this place he owns another five acres which is planted to figs of a high-grade variety,
and he has recently added a twenty-acre alfalfa tract, in the Waterford District.

In 1904 Mr. Brown was married to Miss Hilda Goertz, at Santa Cruz. She
is the daughter of Charles and Minnie Goertz, and a native of San Mateo County,
where her parents are well-known pioneers. Her brother is H. Goertz, of Ceres.
She has borne her husband three sturdy sons, of whom Walter and Earl are students
in the Ceres grammar school, while the younger boy, Charles, is not yet of school
age. Both Mr. and Mrs. Brown take an active part in the social life of Ceres and
are well known for their pleasant hospitality. Mr. Brown is a prominent member of
the Independent Order of Odd Fellows and of the United Artisans. He is espe-
cially alive to anything that will benefit the community and is a strong advocate of
co-operation among farmers and horticulturists. He is a member of the Fresno Peach
and Fig Growers Association, and of the Stanislaus County Farm Bureau.

JOSEPH C. SPENKER.— A retired farmer whose life story must always appeal
to those interested in the pioneers of California, is Joseph C. Spenker, of 1004 Four-
teenth Street, Modesto, who first came to Stanislaus County in 1866, two years after
he came from Defiance County, Ohio, to California. He sailed from New York for
Panama, then crossed the Isthmus, and proceeded from Aspinwall to San Francisco
by steamer, landing in the Bay City on November 20, 1864. A bit of diversion on
the steamer still recalled was the balloting for president, the candidates being Lincoln
and McClellan ; and it is needless to say that the former received the majority of votes.

Mr. Spenker was born at Mecklenburg, Germany, on December 12, 1846, and
when seventeen years of age he came out to America, accompanied by his uncle, Fred
Spenker. He stopped for only a day in San Francisco and then went on to Stockton,
traveling inland by boat. He worked for his uncle for a while, and he soon learned to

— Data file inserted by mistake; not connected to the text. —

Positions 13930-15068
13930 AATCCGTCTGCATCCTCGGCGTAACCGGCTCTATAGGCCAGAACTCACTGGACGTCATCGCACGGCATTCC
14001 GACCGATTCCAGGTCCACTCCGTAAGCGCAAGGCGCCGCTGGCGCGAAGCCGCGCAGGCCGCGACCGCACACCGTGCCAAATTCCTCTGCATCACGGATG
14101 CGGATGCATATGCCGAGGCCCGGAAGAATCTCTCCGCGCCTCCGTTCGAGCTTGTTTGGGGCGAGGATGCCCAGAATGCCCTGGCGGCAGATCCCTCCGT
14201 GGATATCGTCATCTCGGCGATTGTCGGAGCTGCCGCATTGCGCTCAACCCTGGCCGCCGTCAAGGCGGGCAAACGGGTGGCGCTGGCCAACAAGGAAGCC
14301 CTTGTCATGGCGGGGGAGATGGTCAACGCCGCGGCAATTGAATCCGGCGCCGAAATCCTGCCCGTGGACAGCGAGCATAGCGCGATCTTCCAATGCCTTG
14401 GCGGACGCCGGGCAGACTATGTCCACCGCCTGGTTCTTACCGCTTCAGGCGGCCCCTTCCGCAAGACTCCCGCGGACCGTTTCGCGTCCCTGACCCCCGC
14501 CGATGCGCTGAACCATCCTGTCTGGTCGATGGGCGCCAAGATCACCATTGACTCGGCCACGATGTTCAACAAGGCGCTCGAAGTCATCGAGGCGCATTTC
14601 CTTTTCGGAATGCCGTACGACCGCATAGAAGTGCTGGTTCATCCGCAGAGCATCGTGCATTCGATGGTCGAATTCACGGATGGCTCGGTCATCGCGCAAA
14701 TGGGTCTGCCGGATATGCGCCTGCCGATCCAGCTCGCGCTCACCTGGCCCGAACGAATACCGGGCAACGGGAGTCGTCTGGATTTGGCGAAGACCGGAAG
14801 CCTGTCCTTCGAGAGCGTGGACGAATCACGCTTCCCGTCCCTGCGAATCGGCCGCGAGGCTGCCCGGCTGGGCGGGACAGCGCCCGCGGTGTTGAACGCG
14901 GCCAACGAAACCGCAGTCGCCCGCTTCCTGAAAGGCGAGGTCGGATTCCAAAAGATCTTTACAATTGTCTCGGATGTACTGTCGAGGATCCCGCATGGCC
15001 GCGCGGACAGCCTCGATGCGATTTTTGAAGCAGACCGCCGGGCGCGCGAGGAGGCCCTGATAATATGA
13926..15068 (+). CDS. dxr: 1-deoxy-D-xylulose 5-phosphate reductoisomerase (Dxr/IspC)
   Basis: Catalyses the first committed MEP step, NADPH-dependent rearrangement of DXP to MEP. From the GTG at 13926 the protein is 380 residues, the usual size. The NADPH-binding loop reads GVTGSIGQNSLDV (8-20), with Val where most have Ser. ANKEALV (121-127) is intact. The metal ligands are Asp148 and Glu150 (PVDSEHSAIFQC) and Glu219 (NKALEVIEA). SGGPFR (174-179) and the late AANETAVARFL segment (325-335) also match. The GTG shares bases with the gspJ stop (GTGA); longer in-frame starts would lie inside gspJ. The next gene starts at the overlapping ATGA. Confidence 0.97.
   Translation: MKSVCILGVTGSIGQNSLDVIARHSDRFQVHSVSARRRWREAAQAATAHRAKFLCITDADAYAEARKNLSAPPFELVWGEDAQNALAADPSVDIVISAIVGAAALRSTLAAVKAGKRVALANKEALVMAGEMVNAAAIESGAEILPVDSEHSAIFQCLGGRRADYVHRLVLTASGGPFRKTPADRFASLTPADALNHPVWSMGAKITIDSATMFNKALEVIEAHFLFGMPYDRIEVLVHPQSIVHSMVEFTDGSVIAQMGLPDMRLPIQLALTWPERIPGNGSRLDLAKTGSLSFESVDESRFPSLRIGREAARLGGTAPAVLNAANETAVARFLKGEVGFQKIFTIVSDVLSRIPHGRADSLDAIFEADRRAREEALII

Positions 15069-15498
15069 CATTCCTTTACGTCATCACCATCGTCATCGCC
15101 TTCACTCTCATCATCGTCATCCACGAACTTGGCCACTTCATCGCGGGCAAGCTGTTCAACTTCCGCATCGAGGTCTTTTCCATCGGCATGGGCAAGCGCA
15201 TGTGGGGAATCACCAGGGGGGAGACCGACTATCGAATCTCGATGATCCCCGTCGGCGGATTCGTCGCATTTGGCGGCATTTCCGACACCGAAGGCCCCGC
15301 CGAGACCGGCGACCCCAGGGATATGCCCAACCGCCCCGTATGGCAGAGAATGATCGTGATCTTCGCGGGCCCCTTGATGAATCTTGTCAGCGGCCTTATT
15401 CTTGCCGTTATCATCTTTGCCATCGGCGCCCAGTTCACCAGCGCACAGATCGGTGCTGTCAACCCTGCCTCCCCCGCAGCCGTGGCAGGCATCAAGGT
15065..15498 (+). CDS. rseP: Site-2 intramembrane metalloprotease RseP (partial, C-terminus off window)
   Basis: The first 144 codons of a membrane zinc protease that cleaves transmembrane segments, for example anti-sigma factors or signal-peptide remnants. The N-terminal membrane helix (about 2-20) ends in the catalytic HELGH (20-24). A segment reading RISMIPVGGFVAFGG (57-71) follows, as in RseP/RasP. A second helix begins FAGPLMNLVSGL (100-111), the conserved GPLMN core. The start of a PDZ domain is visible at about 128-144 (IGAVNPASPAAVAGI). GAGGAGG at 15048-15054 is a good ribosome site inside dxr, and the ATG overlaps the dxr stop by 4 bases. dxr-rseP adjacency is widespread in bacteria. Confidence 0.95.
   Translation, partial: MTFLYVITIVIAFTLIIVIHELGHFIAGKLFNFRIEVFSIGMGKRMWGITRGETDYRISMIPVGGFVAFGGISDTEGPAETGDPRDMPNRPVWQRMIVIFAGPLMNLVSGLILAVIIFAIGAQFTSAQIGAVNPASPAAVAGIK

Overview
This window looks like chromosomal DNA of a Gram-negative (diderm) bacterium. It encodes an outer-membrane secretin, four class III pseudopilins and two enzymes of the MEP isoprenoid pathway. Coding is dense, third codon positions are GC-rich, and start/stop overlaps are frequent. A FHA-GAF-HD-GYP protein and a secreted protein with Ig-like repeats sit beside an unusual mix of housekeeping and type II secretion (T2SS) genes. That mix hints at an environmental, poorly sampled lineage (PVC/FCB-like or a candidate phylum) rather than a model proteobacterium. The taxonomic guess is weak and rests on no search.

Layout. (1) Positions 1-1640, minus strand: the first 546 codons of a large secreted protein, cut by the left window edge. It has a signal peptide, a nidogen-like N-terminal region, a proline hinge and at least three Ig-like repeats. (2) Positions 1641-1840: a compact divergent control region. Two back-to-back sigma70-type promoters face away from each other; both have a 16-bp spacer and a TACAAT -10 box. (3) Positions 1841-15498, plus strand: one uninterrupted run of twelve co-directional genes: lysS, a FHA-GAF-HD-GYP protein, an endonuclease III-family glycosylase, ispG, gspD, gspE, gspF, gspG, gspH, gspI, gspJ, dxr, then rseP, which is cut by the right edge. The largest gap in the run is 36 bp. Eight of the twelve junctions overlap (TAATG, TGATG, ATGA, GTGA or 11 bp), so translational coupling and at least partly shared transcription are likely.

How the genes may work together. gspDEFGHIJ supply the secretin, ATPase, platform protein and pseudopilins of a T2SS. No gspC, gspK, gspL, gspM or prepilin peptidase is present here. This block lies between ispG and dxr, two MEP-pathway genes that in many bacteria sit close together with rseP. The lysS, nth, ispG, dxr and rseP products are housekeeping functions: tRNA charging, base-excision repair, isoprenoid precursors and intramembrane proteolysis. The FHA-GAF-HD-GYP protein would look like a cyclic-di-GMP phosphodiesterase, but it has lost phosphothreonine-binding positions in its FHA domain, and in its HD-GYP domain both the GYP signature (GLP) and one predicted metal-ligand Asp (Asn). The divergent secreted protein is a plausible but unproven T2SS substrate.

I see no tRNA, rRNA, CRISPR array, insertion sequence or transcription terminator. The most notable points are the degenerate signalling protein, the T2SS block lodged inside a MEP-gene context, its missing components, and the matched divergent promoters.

operate some of the first headers in San Joaquin and in Stanislaus counties. The
first winter was very wet, and work and money were scarce; and wheat was $120 per
ton; but the second spring he went to work for Thomas Yolland, whose son, Charles
Yolland, was once county clerk of San Joaquin County, and now lives at Oakland.

Becoming acquainted with the late Albert L. Cressey, he engaged with him, or
with Cressey Bros., on their wheat farm as a farmhand, and established then and there
a life-long friendship. Through them, in 1866, he came to Stanislaus County, where
the Cresseys had 2,500 acres in grain, on the four-section ranch due north of TModesto,
or what was then the site of the future famous town; and in the spring of 1867 he
herded Cressey s mules and horses on the land where Modesto now stands, then given
to the growth of fillerie and bunch-grass.

At the end of fourteen months' service with the Cresseys, Calvin Cressey advised
Mr. Spenker to take up 160 acres of land, one and a half miles east, and this he ac-
quired as homestead land, at the same time taking a preemption. In addition to that,
he bought 444 acres on the Stanislaus River, making his total possessions now 604
acres. All in all, he has bought and sold several farms. This acreage along the
Stanislaus River is sub-irrigated bottom-land, tip-top for the raising of alfalfa. The
other property, on the Waterford Road, likewise devoted to alfalfa, is well irrigated,
and is rented for a dairy ranch.

On May 19, 1872, Mr. Spenker was married to Miss Julia Stelling, a native of
Schleswig-Holstein, who settled in Stockton on coming out to America; and they
have had nine children. Ida is the wife of Ben Rinehart, the rancher, and resides eight
miles northeast of Modesto, toward Riverbank. Charles F. is a farmer; he married


Frieda Cook, and they'reside in the Wood Colony. Amelia married Robert H. Davi-
son, the rancher, and they reside near Empire City. Joseph J. Spenker is employed
by the Southern Pacific Railroad Company, and lives at Burlingame with his wife.
Nellie is the wife of Frank Goodwin. Harry was accidentally shot on the ranch
when he was seventeen years old. Leonard R., who married Selma Rose of Modesto,